Imaging a water maser superburst

In September 2017, during the IAU Symposium 336 "Astrophysical masers: Unlocking the mysteries of the Universe", reports surfaced of two water maser sources going "superburst". Maser Monitoring Organisation (M2O), a team of astronomers led by Ross Burns (a JIVE support scientist at the time), conducted a rapid follow up study to image the superburst in detail. Their findings clarify that the observed superburst was the result of a rare spatial alignment of two maser cloudlets.

Masers are invaluable tools for the study of star formation. Their bright, compact emission outlines disks and bowshocks associated with the accretion and ejection structures of protostars, and can be used to derive accurate source distances via annual parallax measurements. However, while maser amplification has a well established theoretical background some aspects of astrophysical maser behaviors still defy firm explanation, referring in particular to their notoriously extreme variations in brightness.

The superbursts detected with single-dish telescopes and reported during the IAU symposium 336 "Astrophysical masers: Unlocking the mysteries of the Universe", identified a sudden raising in brightness by several orders of magnitude in two maser sources, reaching flux densities of tens of thousands of Janskys (Jy). In an attempt to tease out the process by which such extreme variability can occur, a team of astronomers requested target-of-opportunity observations with the European VLBI Network (EVN) to image the superburst masers with milliarcsecond resolution.

A few days later electronic Very Long Baseline Interferometry (e-VLBI) spectral line observations were successfully conducted, with the observing session split across the two targets. The array contained both short and long baselines, comprised of Effelsberg, Jodrell Bank (MkII), Onsala (20 m), Torun, Yebes and Hartebeesthoek. By the scheduled date of the observations one of the superburst sources had already abated and rapidly returned to its pre-burst state, however, the other superburst source, a massive star forming region called G25.65+1.05, was still fully active at a flux density of almost 12,000 Jy.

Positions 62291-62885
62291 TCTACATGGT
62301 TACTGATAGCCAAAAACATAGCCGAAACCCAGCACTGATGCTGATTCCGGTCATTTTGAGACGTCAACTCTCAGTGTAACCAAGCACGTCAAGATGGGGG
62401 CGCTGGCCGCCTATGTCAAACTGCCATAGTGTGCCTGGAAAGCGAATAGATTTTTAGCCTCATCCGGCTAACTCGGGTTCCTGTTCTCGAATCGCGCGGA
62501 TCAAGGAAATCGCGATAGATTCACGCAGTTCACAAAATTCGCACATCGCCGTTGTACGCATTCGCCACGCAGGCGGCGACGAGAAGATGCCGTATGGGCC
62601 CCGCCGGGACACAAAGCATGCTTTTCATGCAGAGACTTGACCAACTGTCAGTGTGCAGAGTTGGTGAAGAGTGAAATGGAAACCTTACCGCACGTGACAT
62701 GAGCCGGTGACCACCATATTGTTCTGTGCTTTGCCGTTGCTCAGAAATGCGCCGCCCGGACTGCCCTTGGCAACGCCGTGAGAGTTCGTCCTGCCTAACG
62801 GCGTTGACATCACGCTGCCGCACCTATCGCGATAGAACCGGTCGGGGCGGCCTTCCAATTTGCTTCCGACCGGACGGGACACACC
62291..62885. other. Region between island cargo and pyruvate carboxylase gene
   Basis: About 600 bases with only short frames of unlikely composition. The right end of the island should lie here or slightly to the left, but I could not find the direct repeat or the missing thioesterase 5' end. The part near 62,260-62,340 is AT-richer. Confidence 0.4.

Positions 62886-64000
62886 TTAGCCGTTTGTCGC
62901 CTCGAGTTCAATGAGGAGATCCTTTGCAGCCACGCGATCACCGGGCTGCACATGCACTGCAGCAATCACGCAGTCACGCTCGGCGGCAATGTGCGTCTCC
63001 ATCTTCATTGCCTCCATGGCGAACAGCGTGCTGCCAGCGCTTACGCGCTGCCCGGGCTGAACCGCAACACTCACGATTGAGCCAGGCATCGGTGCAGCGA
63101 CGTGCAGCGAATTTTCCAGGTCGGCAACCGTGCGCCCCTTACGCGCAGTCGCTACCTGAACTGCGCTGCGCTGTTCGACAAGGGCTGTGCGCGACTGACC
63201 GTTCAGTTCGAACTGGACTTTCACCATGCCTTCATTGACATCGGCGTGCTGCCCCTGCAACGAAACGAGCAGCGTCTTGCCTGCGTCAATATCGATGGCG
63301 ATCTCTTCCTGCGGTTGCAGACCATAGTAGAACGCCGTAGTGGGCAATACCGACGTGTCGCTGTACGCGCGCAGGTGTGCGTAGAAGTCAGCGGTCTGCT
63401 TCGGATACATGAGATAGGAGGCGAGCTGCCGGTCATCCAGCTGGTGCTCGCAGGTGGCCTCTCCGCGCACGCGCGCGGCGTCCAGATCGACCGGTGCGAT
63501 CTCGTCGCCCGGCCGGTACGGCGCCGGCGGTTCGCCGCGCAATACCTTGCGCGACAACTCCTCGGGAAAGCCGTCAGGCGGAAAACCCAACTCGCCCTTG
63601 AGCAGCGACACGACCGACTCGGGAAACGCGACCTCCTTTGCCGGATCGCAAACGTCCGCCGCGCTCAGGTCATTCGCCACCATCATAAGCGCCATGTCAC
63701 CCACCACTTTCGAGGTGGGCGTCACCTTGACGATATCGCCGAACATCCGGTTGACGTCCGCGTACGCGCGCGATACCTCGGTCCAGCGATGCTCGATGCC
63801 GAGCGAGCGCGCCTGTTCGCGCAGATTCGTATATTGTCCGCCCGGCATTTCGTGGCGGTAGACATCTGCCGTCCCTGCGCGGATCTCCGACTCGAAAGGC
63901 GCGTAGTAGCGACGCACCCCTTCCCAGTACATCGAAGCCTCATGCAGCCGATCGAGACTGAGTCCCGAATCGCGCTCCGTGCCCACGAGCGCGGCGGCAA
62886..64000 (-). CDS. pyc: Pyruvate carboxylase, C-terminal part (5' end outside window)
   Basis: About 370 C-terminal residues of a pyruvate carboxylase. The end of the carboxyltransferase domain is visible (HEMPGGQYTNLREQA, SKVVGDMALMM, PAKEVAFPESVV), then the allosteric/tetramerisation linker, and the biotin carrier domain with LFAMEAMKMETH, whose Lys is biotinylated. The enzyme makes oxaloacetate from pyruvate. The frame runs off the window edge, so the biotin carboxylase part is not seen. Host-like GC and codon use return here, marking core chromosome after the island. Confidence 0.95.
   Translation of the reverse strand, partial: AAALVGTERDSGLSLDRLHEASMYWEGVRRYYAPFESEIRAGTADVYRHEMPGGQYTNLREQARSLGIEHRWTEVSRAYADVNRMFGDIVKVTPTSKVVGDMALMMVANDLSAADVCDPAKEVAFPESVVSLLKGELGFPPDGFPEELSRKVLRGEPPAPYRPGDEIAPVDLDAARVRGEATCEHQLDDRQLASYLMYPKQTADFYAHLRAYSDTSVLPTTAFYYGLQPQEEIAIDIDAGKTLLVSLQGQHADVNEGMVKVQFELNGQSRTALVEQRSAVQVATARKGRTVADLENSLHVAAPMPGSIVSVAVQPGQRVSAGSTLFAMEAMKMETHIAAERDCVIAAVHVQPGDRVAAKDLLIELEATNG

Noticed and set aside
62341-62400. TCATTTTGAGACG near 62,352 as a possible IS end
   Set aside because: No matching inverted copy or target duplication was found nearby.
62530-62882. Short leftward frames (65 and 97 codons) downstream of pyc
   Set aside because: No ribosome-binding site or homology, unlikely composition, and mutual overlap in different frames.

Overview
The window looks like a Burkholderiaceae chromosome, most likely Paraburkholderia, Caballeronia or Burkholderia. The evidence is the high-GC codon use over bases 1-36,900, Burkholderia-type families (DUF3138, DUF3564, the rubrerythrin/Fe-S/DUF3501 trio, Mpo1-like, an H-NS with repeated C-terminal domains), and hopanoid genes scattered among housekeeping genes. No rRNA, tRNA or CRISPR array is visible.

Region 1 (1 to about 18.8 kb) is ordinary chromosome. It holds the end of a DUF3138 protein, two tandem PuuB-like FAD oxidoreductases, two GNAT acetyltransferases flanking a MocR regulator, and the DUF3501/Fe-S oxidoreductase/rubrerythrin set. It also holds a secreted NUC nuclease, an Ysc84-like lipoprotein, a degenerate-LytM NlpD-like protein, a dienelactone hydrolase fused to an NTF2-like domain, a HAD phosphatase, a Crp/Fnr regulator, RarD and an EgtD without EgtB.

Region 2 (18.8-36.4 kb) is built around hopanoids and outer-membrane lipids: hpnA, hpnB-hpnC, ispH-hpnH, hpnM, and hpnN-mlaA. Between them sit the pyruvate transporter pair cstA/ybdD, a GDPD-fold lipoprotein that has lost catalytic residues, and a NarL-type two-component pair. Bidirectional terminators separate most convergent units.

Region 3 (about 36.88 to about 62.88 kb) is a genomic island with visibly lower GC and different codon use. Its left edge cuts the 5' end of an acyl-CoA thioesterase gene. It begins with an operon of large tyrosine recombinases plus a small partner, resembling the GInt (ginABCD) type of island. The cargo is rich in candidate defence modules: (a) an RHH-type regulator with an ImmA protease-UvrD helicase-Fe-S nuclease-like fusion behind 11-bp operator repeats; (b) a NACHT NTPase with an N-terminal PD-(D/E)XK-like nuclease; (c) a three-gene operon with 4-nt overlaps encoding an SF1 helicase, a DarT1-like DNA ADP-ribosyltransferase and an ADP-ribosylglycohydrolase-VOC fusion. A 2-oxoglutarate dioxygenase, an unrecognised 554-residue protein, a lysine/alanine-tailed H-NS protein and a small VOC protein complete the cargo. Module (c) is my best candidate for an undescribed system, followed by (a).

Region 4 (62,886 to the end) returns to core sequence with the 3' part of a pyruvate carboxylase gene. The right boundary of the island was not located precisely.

The data revealed a complex distribution of maser emission, tracing two arcs presumably associated with shocks in a protostellar jet or outflow. The superburst maser was found to reside in one of the arc structures that comprised around seven other maser cloudlets which had not changed in their flux density. A comparison of the superburst flux density on the long and short EVN baselines revealed sub-milliarcsecond structure which aligned on the sky with two spatially separated regions of maser emission which flanked the position of the superburst.

The team concluded that the superburst maser had occurred as a result of a rare spatial alignment of two maser cloudlets along the observer's line of sight in which the background maser was subsequently amplified by the foreground maser. The two stage amplification lead to a spectacular surge in the measured flux density, most of which originating from a sub-milliarcsecond scale region.
Several weeks after the EVN observations the G25.65+1.05 water maser had returned to its quiescent phase, only to go superburst yet again, reaching a flux density of 130,000 Jy and making it one of the most powerful sources of maser emission in our Galaxy. The EVN investigation gleaned essential insights into the mechanism of action of the superburst class of maser sources, of which only two other maser sources are known.

The investigation, titled "VLBI observations of the G25.65+1.05 water maser superburst", was recently accepted for publication in the Monthly Notices of the Royal Astronomical Society.

R A Burns, G Orosz, O Bayandina, G Surcis, M Olech, G MacLeod, A Volvach, G Rudnitskii, T Hirota, K Immer J Blanchard, B Marcote, H J van Langevelde, J O Chibueze, K Sugiyama, Kee-Tae Kim, I Val‘tts, N Shakhvorostova, B Kramer, W A Baan, C Brogan, T Hunter, S Kurtz, A M Sobolev, J Brand, L Volvach, VLBI observations of the G25.65+1.05 water maser ‘Super-burst', Monthly Notices of the Royal Astronomical Society, , stz3172, https://doi.org/10.1093/mnras/stz3172

Image credit 

The scalar averaged, cross-power water maser spectrum measured with the EVN (solid, black line) is shown in comparison to single-dish spectra provided by the M2O on the same date (dashed red and blue lines), and (solid red and blue lines) pre-flare. The panel below highlights the low-flux density maser features. 

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